By virtue of me standing up here, you know that I’m a refugee.
But if you saw me out on the street, what would you see?
Would you see an immigrant or a refugee?
If I told you they weren’t the same,
Would the difference make a difference?
Would you be able to name
The war, the country, and forgotten place from where I came?
Would you see me as part of American history?
The last of my family to be born in Laos in 1984,
I am the generation of Hmong children born long after the Secret War,
We have no memory of all that happened years before.
The Hmong’s journey to America began before 1954,
When the French left in defeat but America stayed,
Afraid that Laos would be a portal, a door
For Communism to spread in the region like a spore.
With two Geneva Agreements declaring Laos a neutral country,
Not to be meddled, occupied, or influenced by foreign military.
The United States remained to defend democracy but in secrecy,
All the while Kennedy insisting on Laotian neutrality and peace publicly.
To spare American boots, the CIA recruited mountain tribes as troops,
Attracted to the possibility of political sovereignty,
And the legitimacy granted with victory,
The Hmong sided with the Americans and the communists,
Bleeding on both sides for other people’s political hegemony.
At the end of the war, Saigon rose, and America fell,
40,000 Hmong dead and no one to tell.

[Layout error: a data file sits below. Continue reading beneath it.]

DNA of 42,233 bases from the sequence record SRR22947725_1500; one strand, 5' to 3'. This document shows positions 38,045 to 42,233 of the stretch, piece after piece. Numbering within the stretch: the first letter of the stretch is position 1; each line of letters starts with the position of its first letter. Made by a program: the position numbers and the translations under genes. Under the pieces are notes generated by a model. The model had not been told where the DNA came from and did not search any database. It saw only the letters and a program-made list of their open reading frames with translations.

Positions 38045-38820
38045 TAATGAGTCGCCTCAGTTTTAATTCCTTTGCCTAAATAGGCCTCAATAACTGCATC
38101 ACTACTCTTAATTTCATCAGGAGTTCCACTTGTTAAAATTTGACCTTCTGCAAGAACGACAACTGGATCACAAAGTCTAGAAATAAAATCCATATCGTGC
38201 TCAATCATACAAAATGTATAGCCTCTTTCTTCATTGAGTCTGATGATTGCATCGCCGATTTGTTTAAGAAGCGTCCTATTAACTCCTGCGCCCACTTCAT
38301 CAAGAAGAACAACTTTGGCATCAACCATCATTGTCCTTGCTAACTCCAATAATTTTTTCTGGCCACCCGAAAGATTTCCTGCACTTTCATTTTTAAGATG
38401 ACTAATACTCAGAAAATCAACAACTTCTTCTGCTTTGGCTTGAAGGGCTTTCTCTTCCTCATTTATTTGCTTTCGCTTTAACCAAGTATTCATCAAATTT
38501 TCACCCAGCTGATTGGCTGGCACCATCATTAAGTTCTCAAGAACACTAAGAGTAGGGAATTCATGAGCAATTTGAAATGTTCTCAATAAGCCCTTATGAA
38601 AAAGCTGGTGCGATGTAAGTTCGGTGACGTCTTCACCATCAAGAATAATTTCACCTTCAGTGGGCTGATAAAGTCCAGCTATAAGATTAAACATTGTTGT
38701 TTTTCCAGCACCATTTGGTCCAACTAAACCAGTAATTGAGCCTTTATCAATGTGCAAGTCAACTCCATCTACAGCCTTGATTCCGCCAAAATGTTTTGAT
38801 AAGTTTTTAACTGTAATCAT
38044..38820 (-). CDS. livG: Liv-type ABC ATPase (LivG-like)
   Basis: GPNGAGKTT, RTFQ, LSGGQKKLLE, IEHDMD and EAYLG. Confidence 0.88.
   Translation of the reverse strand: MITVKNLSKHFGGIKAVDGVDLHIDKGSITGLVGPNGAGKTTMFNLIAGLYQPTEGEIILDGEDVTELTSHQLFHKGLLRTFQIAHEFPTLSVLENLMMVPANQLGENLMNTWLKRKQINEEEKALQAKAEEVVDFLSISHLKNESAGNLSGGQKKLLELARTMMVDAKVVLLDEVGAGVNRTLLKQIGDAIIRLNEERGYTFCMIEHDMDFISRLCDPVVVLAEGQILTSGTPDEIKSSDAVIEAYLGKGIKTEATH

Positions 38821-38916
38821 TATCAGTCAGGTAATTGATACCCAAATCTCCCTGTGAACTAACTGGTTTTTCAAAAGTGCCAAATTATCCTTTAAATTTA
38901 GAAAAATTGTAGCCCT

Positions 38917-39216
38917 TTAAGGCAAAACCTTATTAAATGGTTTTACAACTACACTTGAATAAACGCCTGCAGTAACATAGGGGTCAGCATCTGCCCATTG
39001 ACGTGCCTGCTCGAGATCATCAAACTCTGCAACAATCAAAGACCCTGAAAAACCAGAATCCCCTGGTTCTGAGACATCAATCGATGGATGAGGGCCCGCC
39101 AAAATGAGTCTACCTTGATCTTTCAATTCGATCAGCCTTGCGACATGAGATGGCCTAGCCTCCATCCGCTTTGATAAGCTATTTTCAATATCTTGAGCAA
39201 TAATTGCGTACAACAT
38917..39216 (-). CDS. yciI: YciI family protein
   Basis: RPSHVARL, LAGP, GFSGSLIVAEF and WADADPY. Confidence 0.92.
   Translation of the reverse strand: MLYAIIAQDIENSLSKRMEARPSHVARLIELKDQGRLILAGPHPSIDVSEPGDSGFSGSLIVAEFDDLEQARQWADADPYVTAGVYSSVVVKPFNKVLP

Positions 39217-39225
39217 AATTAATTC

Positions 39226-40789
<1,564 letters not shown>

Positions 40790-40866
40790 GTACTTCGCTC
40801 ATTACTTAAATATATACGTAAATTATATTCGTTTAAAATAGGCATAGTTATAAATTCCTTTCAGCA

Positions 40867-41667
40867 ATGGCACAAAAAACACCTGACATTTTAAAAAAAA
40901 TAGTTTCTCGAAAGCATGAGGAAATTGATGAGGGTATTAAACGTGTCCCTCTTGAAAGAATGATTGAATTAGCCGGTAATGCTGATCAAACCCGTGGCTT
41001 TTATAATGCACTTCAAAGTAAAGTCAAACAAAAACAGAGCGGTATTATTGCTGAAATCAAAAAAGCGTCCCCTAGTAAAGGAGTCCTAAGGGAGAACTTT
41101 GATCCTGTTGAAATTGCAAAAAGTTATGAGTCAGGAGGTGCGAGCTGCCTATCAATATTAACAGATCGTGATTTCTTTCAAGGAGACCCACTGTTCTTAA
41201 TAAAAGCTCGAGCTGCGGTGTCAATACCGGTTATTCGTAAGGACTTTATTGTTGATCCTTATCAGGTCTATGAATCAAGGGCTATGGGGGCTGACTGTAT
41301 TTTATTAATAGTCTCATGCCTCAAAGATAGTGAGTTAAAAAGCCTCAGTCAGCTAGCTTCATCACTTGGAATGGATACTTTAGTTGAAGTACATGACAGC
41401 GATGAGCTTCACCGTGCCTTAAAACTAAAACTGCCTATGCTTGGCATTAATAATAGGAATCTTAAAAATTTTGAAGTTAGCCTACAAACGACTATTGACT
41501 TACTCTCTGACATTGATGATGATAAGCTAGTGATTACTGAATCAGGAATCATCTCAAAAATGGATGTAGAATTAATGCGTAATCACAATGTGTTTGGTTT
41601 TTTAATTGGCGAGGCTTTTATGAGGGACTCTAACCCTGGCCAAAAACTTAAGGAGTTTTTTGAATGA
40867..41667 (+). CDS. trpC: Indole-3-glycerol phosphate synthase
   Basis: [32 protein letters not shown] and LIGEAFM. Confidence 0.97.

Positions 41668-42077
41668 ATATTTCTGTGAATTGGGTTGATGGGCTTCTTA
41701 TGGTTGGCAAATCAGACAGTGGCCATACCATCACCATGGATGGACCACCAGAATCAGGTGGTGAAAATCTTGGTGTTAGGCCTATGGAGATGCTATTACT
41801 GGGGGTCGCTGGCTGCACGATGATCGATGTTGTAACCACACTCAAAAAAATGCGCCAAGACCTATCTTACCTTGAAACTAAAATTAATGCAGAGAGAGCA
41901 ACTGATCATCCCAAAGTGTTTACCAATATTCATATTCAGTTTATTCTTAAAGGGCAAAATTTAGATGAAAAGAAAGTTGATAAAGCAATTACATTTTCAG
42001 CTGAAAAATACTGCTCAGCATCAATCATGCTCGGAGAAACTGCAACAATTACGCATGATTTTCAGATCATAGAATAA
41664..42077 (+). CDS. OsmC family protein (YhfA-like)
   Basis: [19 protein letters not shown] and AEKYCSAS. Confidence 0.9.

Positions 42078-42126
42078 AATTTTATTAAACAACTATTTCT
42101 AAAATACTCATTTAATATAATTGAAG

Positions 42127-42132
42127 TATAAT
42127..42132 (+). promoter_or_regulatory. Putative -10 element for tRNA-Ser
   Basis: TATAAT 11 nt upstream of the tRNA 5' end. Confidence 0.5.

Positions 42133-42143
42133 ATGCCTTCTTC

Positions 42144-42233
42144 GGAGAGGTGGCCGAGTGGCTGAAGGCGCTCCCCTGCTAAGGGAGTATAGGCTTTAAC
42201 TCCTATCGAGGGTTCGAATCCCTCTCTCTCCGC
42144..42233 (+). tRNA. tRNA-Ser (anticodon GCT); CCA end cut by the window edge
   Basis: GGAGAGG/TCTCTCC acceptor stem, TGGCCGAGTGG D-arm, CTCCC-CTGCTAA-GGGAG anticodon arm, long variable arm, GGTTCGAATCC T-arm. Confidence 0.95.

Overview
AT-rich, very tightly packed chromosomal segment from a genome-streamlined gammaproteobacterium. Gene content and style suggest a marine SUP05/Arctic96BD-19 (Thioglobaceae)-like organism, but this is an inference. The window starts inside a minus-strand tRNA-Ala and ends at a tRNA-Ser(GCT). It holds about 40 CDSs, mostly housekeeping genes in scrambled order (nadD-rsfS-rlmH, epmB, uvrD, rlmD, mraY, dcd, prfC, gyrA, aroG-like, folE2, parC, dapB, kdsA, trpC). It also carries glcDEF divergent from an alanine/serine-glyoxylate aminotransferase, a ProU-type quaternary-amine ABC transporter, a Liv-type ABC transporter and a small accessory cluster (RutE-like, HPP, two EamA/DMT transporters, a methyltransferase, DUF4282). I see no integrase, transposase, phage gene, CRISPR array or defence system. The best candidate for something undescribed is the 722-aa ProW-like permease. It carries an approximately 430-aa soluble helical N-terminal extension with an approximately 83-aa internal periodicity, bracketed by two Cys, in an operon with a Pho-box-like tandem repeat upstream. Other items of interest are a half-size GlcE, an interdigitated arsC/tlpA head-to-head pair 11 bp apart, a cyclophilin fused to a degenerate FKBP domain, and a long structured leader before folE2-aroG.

The Hmong were left to fend for themselves.
On the trek to Thailand, many more would fall,
The U.S. government knew but would not recall.
In the refugee camps, the Hmong lived stilted lives with empty eyes,
Waiting for resettlement, and the chance to revive.
I am the sixth child of my mother and father,
We arrived in the United States in 1989.
And within a few years, seven children turned into nine.
A family of seven girls and only two boys,
There was no such thing as a toy that was solely mine.
If it wasn’t for welfare, we wouldn’t have been well-cared for.
I remember a time when I hated Section 8,
Because the house we rented belonged to a volleyball teammate.
In the summers, we picked strawberries in their endless rows,
So in the next school year, I could have a new pair of shoes to show.
When I was in high school, I saw that the Hmong had no place
Even in AP U.S. History
Which was supposed to teach me, how the country came to be.
In college, I was told that the Hmong had no history,
Because we didn’t write it down—and hadn’t done so in centuries.
So, I stand before you, the child refugee of refugees,
Literate, articulate, on the brink of a PhD,
To bridge the gap between the truths,
And fill the silence of history books,
Writing on pages names not etched on any American wall
Least of all the black one in Washington DC’s monuments mall.
I am a refugee.
I carry with me a forgotten history within America’s memory.
I speak with no accent because my parents came to America before one could form on my tongue.
I grew up on the perforated edges of food stamps,
Bones and body fortified by the calcium and Vitamin D of WIC milk and cheese.
I am a refugee.
With a PhD, I will write my own—I will write American history.
I am a refugee.
I am war-formed, war-torn, war-scorned, and American history-born.
—Chong A. Moua, PhD Candidate, History Department, UW-Madison